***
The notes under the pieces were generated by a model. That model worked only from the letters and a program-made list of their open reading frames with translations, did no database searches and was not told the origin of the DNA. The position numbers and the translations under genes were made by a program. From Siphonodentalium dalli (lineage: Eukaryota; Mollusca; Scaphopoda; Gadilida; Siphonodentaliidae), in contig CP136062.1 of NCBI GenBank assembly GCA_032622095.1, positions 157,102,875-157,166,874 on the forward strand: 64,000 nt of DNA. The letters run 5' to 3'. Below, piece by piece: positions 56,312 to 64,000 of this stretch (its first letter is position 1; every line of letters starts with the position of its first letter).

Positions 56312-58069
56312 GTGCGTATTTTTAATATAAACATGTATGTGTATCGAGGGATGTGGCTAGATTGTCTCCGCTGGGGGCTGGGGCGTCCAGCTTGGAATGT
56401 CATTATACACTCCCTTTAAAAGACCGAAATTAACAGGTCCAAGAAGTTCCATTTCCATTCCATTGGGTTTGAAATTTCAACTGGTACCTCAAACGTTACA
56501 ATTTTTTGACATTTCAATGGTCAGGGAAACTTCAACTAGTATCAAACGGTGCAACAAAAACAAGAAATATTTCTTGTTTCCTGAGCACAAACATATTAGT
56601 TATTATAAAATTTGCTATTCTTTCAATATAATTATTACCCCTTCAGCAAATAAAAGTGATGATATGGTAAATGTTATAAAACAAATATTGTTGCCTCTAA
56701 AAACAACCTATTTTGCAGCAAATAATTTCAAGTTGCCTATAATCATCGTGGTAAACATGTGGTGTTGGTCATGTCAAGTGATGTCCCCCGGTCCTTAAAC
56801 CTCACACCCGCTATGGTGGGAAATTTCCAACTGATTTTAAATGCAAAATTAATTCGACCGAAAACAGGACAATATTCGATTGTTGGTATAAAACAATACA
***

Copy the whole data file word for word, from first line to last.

The notes under the pieces were generated by a model. That model worked only from the letters and a program-made list of their open reading frames with translations, did no database searches and was not told the origin of the DNA. The position numbers and the translations under genes were made by a program. From Siphonodentalium dalli (lineage: Eukaryota; Mollusca; Scaphopoda; Gadilida; Siphonodentaliidae), in contig CP136062.1 of NCBI GenBank assembly GCA_032622095.1, positions 157,102,875-157,166,874 on the forward strand: 64,000 nt of DNA. The letters run 5' to 3'. Below, piece by piece: positions 56,312 to 64,000 of this stretch (its first letter is position 1; every line of letters starts with the position of its first letter).

Positions 56312-58069
56312 GTGCGTATTTTTAATATAAACATGTATGTGTATCGAGGGATGTGGCTAGATTGTCTCCGCTGGGGGCTGGGGCGTCCAGCTTGGAATGT
56401 CATTATACACTCCCTTTAAAAGACCGAAATTAACAGGTCCAAGAAGTTCCATTTCCATTCCATTGGGTTTGAAATTTCAACTGGTACCTCAAACGTTACA
56501 ATTTTTTGACATTTCAATGGTCAGGGAAACTTCAACTAGTATCAAACGGTGCAACAAAAACAAGAAATATTTCTTGTTTCCTGAGCACAAACATATTAGT
56601 TATTATAAAATTTGCTATTCTTTCAATATAATTATTACCCCTTCAGCAAATAAAAGTGATGATATGGTAAATGTTATAAAACAAATATTGTTGCCTCTAA
56701 AAACAACCTATTTTGCAGCAAATAATTTCAAGTTGCCTATAATCATCGTGGTAAACATGTGGTGTTGGTCATGTCAAGTGATGTCCCCCGGTCCTTAAAC
56801 CTCACACCCGCTATGGTGGGAAATTTCCAACTGATTTTAAATGCAAAATTAATTCGACCGAAAACAGGACAATATTCGATTGTTGGTATAAAACAATACA